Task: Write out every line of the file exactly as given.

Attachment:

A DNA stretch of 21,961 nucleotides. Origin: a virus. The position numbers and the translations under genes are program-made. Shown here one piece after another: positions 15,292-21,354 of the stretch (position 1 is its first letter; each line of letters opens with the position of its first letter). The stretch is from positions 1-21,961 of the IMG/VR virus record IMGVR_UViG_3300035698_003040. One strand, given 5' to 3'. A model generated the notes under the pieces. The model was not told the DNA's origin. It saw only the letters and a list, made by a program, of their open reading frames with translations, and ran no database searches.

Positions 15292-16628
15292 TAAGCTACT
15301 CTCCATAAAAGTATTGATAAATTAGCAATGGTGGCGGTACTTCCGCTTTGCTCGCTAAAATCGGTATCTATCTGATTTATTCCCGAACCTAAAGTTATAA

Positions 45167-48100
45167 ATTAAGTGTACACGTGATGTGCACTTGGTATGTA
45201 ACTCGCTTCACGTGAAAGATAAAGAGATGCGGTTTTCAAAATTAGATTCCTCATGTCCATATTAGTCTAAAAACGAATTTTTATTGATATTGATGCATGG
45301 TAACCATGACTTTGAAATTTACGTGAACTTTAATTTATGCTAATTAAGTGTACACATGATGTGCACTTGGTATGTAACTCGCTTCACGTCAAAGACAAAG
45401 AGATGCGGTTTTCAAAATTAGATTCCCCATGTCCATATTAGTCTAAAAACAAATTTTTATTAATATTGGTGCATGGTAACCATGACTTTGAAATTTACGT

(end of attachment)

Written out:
A DNA stretch of 21,961 nucleotides. Origin: a virus. The position numbers and the translations under genes are program-made. Shown here one piece after another: positions 15,292-21,354 of the stretch (position 1 is its first letter; each line of letters opens with the position of its first letter). The stretch is from positions 1-21,961 of the IMG/VR virus record IMGVR_UViG_3300035698_003040. One strand, given 5' to 3'. A model generated the notes under the pieces. The model was not told the DNA's origin. It saw only the letters and a list, made by a program, of their open reading frames with translations, and ran no database searches.

Positions 15292-16628
15292 TAAGCTACT
15301 CTCCATAAAAGTATTGATAAATTAGCAATGGTGGCGGTACTTCCGCTTTGCTCGCTAAAATCGGTATCTATCTGATTTATTCCCGAACCTAAAGTTATAA

Positions 45167-48100
45167 ATTAAGTGTACACGTGATGTGCACTTGGTATGTA
45201 ACTCGCTTCACGTGAAAGATAAAGAGATGCGGTTTTCAAAATTAGATTCCTCATGTCCATATTAGTCTAAAAACGAATTTTTATTGATATTGATGCATGG
45301 TAACCATGACTTTGAAATTTACGTGAACTTTAATTTATGCTAATTAAGTGTACACATGATGTGCACTTGGTATGTAACTCGCTTCACGTCAAAGACAAAG
45401 AGATGCGGTTTTCAAAATTAGATTCCCCATGTCCATATTAGTCTAAAAACAAATTTTTATTAATATTGGTGCATGGTAACCATGACTTTGAAATTTACGT